BROOKLYN, N.Y. (CN) – A federal judge overseeing the trial of Haitians who lost protected immigrant status warned attorneys Thursday that sympathy for the challengers is not enough for them to prevail.
“I have to either decide that I have the power to do it, and do it; that I have the power to do it, and not do it; or that I lack the power to do it,” U.S. District Judge William Kuntz said as closing arguments got underway.
The United States granted temporary protected status, or TPS, to Haitians residing in the U.S. after their country was devastated in 2010 by a 7.0-magnitude earthquake. In addition to killing tens of thousands of people, the quake reduced the capital city of Port au Prince to rubble and spawned a cholera epidemic considered at the time to be the worst in recent history.
But defense attorneys for the Trump administration argued at trial this week that Haiti suffers from a number of systemic instability issues, such as corruption and food insecurity, which were problematic long before the quake.
Defending the decision to end Haiti’s protected designation in 2017, the government emphasized that, by its name, TPS relief was meant to be temporary.
Though government lawyers highlighted how life in Haiti has improved since 2010 — the country has held elections and cholera diagnoses have slowed down — the plaintiffs painted a starker picture with expert testimony.
“The [Haitian] president’s running the country from tents and prefabs,” Brian Concannon, executive director of the Institute for Justice & Democracy in Haiti, told the court Wednesday.
Kuntz, who is presiding over the trial without a jury, will not make the TPS decision himself but rather could order the administration to redo the TPS determination process for Haiti.
The plaintiffs have sought throughout the trial to prove that the Trump administration officials skipped, ignored or otherwise bypassed standard procedure in terminating Haiti’s TPS designation.
While the secretary of homeland security has sole decision-making power when it comes to TPS, witnesses testified this week that decision should be informed by heavily researched input from the State Department, embassies on the ground, and U.S. Citizenship and Immigration Services.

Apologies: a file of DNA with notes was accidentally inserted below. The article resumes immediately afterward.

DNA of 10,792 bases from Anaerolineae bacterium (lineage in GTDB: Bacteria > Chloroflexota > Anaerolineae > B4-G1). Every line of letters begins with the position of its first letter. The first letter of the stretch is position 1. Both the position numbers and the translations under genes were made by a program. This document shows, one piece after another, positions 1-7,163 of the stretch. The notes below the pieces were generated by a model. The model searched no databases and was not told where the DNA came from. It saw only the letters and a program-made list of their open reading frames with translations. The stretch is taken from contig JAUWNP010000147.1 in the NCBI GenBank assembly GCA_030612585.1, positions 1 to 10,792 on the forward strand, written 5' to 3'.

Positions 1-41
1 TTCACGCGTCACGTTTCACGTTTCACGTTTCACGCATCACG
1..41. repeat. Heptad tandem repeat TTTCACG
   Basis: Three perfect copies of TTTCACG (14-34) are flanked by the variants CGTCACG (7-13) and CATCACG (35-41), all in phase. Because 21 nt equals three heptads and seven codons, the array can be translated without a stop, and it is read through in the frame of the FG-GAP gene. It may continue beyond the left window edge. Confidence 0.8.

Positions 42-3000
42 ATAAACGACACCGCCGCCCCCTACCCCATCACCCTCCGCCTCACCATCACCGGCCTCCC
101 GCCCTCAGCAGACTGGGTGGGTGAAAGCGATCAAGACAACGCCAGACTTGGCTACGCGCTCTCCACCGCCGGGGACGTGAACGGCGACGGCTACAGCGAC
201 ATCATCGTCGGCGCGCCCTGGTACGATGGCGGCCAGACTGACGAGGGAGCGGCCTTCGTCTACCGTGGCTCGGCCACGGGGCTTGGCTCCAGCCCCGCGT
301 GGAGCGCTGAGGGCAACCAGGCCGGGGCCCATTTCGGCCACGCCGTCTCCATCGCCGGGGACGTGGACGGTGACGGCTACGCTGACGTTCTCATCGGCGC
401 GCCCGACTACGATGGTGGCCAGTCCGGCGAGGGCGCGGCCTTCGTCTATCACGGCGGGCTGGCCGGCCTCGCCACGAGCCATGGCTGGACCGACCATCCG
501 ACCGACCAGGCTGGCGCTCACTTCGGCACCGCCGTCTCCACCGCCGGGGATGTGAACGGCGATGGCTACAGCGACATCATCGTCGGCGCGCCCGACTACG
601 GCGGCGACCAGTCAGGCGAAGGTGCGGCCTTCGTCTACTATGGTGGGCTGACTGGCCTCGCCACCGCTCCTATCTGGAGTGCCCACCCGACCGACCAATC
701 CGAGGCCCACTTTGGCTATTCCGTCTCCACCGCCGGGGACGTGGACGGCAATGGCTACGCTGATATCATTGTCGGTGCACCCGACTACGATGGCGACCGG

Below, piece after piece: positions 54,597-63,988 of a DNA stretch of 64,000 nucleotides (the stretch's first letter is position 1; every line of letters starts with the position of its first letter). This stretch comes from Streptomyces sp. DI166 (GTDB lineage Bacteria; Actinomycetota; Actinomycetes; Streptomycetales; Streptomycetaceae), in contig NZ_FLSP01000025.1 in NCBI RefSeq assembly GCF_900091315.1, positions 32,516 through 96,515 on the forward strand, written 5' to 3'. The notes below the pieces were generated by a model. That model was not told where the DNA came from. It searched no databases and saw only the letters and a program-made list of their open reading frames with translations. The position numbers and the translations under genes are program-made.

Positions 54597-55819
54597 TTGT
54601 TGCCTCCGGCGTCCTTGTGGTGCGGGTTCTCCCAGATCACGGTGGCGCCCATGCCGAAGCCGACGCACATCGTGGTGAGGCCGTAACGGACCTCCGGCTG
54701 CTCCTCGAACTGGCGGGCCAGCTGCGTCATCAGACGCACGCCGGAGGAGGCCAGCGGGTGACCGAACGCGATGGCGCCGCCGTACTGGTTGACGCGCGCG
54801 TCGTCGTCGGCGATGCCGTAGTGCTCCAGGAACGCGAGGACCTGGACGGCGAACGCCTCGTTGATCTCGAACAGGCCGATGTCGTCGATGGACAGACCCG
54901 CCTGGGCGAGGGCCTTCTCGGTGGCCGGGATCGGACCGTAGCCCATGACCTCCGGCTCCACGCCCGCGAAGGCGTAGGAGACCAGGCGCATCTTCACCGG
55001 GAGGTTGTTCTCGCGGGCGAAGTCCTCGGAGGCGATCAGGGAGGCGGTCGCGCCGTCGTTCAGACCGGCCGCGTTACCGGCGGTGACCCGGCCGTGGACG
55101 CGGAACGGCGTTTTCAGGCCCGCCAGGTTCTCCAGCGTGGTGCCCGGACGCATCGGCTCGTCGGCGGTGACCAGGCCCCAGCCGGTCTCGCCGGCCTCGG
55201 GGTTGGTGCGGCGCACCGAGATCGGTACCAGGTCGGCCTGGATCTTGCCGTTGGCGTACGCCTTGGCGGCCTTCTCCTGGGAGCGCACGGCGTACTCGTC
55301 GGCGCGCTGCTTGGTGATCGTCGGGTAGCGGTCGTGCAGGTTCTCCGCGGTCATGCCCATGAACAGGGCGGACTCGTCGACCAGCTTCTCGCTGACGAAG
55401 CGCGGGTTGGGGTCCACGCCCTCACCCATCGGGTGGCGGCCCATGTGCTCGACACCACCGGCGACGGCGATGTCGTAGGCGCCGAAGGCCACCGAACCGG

Leon Rodriguez, who served as director of USCIS following an appointment by former President Barack Obama, had harsh words on the stand for his successor.
Rodriguez testified that it is his belief that USCIS Director Lee Francis Cissna and former Acting Homeland Security Secretary Elaine Duke violated “longstanding practice” and the law on TPS by “very clearly exclud[ing] from consideration a number of factors” in making the decision on Haiti.
The plaintiffs also produced internal government emails and memos that they said represent an attempt by the Trump administration to curate the facts about Haiti into a preordained decision to cut off the country’s status.
One memo said: “We have to reconcile the decision to terminate TPS in Haiti with recently released information that suggests it should not have been terminated.”
The plaintiffs say that, after the recent devastation from Hurricane Matthew, it is not safe for Haiti to repatriate the 59,000 nationals estimated to be in the U.S. Ending TPS is also expected to affect about 27,000 U.S.-born children.
Kenneth Ives, an editor at the newspaper Haiti Liberte, took the stand Tuesday to say one of the paper’s best writers, Jackson Rateau, is a TPS designee.
In addition to contending that the paper would suffer if Rateau were deported, Ives said about 10 percent of the paper’s U.S. readership would likely be forced to return to Haiti if the TPS cancellation holds.
Five federal lawsuits have been filed nationwide over the Trump’s administration’s TPS designation changes, which also affect immigrants from several other countries.
The Haiti case is the first to go to trial, but a verdict is unlikely to put the matter to rest. During proceedings this week, Judge Kuntz has made multiple references to his “friends on the 17th floor,” referring to the Manhattan courtroom where the U.S. Court of Appeals for the Second Circuit meets.